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Guide for the Perplexed, by Moses Maimonides, Friedländer tr. [1904], at


THIS chapter treats of the meaning of three terms which we find necessary to explain, viz., ḥesed ("loving kindness"), mishpat ("judgment"), and ẓedakah ("righteousness").

In our Commentary on the Sayings of the Fathers (chap. v. 7) we have explained the expression ḥesed as denoting an excess [in some moral quality]. It is especially used of extraordinary kindness. Loving-kindness is practised in two ways: first, we show kindness to those who have no claim whatever upon us; secondly, we are kind to those to whom it is due, in a greater measure than is due to them. In the inspired writings the term ḥesed occurs mostly in the sense of showing kindness to those who have no claim to it whatever. For this reason the term ḥesed is employed to express the good bestowed upon us by God: "I will mention the loving-kindness of the Lord" (Isa. lxiii. 7). On this account, the very act of the creation is an act of God's loving-kindness. "I have said, The Universe is built up in loving-kindness" (Ps. lxxxix. 3); i.e., the building up of the Universe is an act of loving-kindness. Also, in the enumeration of God's attributes, Scripture says: "And abundant in loving-kindness" (Exod. xxxiv. 6).

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The term ẓedakah is derived from ẓedek, "righteousness"; it denotes the act of giving every one his due, and of showing kindness to every being according as it deserves. In Scripture, however, the expression ẓedakah is not used in the first sense, and does not apply to the payment of what we owe to others. When we therefore give the hired labourer his wages, or pay a debt, we do not perform an act of ẓedakah. But we do perform an act of ẓedakah when we fulfil those duties towards our fellow-men which our moral conscience imposes upon us; e.g., when we heal the wound of the sufferer. Thus Scripture says, in reference to the returning of the pledge [to the poor debtor]: "And it shall be ẓedakah (righteousness) unto thee" (Deut. xxiv. 11). When we walk in the way of virtue we act righteously towards our intellectual faculty, and pay what is due unto it; and because every virtue is thus ẓedakah, Scripture applies the term to the virtue of faith in God. Comp. "And he believed in the Lord, and he accounted it to him as righteousness" (Gen. xv. 6); "And it shall be our righteousness" (Deut. vi. 25).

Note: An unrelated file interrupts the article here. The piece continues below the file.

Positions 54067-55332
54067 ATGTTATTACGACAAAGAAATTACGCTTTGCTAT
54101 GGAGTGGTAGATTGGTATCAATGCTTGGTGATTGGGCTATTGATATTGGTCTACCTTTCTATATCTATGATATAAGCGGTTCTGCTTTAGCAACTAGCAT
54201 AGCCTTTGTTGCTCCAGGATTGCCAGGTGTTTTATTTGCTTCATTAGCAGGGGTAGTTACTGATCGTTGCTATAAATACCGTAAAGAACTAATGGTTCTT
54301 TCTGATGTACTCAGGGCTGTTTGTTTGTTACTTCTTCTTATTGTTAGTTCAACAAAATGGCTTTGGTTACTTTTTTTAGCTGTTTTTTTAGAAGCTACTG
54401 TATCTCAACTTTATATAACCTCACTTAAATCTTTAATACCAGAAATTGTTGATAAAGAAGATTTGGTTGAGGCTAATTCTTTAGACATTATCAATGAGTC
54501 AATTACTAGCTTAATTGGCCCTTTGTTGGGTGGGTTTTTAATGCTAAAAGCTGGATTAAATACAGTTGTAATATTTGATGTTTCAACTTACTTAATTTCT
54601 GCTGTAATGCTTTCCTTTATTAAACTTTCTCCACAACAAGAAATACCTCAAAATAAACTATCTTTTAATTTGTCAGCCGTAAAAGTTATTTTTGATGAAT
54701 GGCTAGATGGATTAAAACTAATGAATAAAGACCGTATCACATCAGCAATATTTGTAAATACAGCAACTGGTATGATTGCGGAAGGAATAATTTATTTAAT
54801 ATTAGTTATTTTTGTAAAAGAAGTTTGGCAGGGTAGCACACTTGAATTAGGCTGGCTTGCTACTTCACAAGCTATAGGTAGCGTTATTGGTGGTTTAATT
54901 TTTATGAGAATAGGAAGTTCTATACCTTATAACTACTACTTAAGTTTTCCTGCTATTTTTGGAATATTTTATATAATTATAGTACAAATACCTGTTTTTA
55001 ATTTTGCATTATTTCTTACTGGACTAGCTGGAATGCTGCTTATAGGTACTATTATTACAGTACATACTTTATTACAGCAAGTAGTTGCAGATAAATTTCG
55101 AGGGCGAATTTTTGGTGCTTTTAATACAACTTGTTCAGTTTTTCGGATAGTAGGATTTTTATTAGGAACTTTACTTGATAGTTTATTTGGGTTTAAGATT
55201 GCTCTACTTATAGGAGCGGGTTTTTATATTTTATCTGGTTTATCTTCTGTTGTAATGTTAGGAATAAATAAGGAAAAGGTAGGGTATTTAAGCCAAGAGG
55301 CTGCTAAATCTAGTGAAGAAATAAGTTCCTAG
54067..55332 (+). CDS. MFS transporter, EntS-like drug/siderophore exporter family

The noun mishpat, "judgment," denotes the act of deciding upon a certain action in accordance with justice which may demand either mercy or punishment.

We have thus shown that ḥesed denotes pure charity; ẓedakah kindness, prompted by a certain moral conscience in man, and being a means of attaining perfection for his soul, whilst mishpat may in some cases find expression in revenge, in other cases in mercy.

In discussing the impropriety of admitting attributes of God (Part I., chap. liii., seq.), we stated that the divine attributes which occur in Scripture are attributes of His actions; thus He is called ḥasid, "kind," because He created the Universe; ẓaddik, "righteous," on account of His mercy with the weak, in providing for every living being according to its powers; and shofet, "judge," on account of the relative good and the great relative evils that are decreed by God's justice as directed by His wisdom. These three names occur in the Pentateuch: "Shall not the judge (shofet) of all the earth," etc. (Gen. xviii. 25); "Righteous (ẓaddik) and upright is he" (Deut. xxxii. 4); "Abundant in loving-kindness" (ḥesed, Exod. xxxiv. 6).

We intended in explaining these three terms to prepare the reader for the next chapter.

Next: Chapter LIV